One was Blown to Bits by Philip Evans and Thomas Wurster which is an overblown gimmicky book about how to take advantage of the dot com boom back in 2000. (I'm a little late to the party.) It's filled with hyperbole and one liners that management consultants use to peddle their trade to unsuspecting CEOs: How do you think we should take advantage of the Internet? Their response: First, you have to take your current business and blow it up, dude. Then you have to think like an insurgent and blow your competition up. (Hence the title of their book.) Any question is answered by: Blow it up.
The second more useful book is by Patricia Seybold, Customers.com with detailed case studies of what works and what doesn't. The book is very informative but unfortunately what she describes as cutting edge then is average now and unfortunately, for web sites and companies that have achieved the level of penetration and implementation that she describes have nowhere to go but down.
Some of my recent experiences: A tree fell on our phone line and I tried to get Verizon to come out to hang it back up. The web offered no help after drilling through all the pages on Tech Support, I couldn't come up with a phone number to call except the main phone number (more on this later.) So I submitted a form for advice which came back with a response that said we cannot help you, please call the main number. So I do and to actually schedule a service is next to impossible with the obtuse menus which only gave me my account balance. Seriously! After calling the number five times and going through different paths of the system I finally stumbled on an actual live person. It really couldn't get any harder.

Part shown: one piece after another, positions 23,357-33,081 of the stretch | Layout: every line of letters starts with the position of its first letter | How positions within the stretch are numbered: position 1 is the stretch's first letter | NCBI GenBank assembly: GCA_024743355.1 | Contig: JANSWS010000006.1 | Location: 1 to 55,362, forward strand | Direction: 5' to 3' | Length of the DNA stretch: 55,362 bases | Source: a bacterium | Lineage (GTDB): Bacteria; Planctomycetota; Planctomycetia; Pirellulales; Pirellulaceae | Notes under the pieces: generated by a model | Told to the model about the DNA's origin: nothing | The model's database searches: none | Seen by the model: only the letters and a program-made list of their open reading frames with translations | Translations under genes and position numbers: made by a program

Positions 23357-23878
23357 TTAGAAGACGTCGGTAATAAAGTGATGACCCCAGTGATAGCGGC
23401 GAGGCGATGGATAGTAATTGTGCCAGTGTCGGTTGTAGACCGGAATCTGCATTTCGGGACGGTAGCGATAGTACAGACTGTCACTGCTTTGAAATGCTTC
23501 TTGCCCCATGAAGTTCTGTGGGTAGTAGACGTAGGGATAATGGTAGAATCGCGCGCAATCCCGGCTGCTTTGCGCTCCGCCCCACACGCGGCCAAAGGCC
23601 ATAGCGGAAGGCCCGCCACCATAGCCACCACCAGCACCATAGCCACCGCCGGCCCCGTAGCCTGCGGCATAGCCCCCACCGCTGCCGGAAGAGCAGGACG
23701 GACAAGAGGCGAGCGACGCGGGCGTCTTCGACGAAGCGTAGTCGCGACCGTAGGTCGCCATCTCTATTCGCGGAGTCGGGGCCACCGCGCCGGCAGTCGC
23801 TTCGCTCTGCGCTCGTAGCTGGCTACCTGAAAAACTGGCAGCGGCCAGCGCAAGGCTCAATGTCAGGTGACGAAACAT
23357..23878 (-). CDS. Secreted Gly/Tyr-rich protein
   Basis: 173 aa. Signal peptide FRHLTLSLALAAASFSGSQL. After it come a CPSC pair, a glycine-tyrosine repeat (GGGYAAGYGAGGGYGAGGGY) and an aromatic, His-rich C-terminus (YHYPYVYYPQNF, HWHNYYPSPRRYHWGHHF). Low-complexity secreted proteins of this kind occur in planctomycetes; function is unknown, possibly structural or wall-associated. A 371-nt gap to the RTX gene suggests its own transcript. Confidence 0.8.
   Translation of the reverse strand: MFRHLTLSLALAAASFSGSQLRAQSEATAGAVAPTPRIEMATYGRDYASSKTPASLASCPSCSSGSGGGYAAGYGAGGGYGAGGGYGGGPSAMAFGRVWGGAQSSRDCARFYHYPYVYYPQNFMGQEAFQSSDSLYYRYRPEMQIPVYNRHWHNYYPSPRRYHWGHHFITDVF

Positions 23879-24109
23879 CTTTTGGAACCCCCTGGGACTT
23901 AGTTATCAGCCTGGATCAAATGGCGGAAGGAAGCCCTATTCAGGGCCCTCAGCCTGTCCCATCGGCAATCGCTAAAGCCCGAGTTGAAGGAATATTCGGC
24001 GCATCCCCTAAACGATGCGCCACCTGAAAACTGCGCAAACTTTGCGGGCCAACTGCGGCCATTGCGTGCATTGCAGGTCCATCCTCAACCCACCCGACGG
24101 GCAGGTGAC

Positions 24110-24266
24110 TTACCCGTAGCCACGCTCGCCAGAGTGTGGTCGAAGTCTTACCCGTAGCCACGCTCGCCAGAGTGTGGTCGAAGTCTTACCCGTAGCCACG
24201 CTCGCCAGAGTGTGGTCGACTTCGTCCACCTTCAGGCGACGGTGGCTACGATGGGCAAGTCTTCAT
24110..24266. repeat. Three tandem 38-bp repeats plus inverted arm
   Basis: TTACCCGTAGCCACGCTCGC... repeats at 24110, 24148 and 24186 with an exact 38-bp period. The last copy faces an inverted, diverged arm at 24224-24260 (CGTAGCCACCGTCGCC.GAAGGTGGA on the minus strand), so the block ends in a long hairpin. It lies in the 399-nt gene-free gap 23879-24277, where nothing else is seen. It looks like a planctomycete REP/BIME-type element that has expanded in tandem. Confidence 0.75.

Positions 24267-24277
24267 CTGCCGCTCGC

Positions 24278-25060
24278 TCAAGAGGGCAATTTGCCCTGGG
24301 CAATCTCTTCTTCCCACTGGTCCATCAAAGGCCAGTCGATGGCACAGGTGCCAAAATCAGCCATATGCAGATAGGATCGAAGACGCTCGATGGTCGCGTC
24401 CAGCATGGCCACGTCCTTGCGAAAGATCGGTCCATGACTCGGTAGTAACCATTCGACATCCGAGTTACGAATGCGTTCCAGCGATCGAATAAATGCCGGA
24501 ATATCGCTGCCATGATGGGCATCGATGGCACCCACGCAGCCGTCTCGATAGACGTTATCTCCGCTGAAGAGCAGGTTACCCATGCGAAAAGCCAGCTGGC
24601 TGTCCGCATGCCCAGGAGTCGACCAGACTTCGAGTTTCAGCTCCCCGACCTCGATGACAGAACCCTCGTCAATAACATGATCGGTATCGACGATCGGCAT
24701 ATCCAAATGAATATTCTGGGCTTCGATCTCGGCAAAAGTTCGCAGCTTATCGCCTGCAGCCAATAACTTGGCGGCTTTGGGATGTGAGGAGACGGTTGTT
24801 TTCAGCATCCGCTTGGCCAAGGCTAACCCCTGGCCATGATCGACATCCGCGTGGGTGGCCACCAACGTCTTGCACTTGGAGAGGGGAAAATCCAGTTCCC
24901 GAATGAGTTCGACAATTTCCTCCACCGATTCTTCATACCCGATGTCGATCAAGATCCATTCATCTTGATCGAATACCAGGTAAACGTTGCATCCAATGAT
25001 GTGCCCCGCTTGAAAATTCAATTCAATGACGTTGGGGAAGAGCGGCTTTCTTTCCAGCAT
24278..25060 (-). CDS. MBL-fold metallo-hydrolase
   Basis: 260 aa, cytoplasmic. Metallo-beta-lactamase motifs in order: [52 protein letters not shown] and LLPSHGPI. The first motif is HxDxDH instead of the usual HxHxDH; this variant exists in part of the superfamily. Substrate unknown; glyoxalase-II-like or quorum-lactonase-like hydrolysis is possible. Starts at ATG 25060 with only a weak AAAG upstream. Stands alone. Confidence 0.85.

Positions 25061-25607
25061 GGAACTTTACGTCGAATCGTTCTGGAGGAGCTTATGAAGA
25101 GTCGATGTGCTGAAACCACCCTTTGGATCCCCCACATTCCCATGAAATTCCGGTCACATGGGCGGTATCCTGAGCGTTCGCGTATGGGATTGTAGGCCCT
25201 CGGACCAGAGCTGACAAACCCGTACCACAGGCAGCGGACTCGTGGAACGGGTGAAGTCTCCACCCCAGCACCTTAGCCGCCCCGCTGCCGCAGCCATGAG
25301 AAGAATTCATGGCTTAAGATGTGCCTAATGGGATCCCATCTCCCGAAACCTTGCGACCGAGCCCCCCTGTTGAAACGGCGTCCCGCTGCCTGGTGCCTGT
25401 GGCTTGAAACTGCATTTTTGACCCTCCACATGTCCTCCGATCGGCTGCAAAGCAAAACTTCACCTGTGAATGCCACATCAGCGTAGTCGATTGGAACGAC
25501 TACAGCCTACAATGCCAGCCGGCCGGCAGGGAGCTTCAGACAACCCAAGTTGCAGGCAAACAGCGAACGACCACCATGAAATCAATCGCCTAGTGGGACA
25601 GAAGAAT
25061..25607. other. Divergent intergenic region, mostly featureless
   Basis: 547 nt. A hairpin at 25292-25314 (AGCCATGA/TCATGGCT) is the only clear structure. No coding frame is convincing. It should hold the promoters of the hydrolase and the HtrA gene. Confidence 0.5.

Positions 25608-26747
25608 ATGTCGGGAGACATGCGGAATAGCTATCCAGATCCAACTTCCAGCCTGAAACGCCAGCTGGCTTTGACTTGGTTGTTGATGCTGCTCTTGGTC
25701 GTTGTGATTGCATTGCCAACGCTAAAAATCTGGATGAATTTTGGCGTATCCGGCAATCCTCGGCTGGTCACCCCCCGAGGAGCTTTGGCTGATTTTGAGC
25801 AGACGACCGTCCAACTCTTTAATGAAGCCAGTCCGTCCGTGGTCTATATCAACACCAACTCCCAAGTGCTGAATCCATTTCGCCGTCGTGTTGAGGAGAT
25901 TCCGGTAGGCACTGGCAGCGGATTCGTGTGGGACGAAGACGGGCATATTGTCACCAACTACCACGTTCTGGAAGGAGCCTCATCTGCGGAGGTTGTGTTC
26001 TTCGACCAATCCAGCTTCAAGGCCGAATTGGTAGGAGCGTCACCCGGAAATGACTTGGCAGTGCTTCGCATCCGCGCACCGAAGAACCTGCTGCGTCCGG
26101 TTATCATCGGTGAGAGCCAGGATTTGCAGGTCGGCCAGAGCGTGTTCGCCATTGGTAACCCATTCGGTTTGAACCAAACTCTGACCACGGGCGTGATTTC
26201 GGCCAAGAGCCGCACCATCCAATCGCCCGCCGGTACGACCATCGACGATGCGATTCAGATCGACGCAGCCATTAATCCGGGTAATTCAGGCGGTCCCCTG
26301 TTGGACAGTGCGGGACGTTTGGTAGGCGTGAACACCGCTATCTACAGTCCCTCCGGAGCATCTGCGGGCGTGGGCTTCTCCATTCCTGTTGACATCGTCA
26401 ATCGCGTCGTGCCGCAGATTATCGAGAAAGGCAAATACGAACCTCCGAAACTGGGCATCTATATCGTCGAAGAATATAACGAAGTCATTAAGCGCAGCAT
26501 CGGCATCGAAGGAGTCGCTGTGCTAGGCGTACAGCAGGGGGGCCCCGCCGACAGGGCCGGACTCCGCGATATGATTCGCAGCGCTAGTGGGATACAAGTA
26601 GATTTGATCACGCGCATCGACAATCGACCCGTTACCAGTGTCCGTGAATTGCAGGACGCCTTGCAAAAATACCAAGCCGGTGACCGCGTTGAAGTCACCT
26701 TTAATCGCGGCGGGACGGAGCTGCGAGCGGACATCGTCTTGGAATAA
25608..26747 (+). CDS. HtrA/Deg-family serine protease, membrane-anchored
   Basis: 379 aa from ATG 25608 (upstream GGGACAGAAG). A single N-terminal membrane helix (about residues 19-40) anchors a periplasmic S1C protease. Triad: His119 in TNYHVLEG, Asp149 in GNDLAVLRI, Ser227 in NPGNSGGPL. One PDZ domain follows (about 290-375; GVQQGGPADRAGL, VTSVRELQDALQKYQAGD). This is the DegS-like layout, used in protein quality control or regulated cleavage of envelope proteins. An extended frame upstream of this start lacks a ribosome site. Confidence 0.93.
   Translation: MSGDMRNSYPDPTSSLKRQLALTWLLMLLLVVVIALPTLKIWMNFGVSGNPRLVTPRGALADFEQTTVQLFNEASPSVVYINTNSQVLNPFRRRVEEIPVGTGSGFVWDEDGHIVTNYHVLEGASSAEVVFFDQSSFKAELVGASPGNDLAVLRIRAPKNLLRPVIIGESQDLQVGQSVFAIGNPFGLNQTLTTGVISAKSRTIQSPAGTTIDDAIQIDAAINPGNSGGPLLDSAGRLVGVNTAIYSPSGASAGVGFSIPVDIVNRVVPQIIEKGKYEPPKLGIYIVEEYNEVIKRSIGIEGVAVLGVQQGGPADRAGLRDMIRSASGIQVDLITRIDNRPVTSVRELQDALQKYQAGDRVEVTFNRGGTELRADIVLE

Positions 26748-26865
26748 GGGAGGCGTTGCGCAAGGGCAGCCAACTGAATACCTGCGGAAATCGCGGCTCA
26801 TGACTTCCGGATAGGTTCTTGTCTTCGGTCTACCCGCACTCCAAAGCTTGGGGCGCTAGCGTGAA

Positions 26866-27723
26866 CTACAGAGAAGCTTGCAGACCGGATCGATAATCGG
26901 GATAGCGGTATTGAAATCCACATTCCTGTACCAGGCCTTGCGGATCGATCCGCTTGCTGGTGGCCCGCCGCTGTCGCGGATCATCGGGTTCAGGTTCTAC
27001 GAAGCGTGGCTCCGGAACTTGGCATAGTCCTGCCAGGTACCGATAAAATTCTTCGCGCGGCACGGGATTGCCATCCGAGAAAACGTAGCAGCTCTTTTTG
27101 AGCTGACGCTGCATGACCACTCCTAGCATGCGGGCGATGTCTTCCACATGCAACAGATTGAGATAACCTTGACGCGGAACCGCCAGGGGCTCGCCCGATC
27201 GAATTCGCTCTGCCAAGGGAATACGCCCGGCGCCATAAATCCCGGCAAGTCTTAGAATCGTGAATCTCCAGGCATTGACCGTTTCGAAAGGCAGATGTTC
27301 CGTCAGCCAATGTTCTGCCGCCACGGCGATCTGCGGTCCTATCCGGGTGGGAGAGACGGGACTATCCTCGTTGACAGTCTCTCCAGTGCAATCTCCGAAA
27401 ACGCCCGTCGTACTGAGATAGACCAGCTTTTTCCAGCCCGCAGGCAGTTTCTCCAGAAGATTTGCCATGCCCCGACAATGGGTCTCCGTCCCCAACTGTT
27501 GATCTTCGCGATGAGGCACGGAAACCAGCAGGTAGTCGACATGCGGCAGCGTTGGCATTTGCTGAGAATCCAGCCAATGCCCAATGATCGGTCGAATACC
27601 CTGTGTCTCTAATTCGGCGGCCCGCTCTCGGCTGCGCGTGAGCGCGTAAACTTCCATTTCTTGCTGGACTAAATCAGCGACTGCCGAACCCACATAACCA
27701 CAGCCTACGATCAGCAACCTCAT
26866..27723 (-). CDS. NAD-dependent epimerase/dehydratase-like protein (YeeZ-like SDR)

Trying to use miles on a partner airline is incredibly is impossible on the web – yes, you have to call someone! In this day and age, can you imagine! While scheduling flights, hotel reservations etc by web is a no-brainer, the technologies do not scale down. Yes, I would love to be able to do this for dentists, doctors, etc. Imagine, having to talk to some one for something as simple as this!
What is also interesting to note is that while companies like Dell have been successful selling over the web they have also begun reselling via big box stores again and while companies like Gateway who used to be successful with a web presence have been 'blown to bits' by Dell and HP so that they are now selling exclusively in stores. In some ways this reflects the fact that buying computers is no longer as complicated as it used to be and requires less customization than it used to.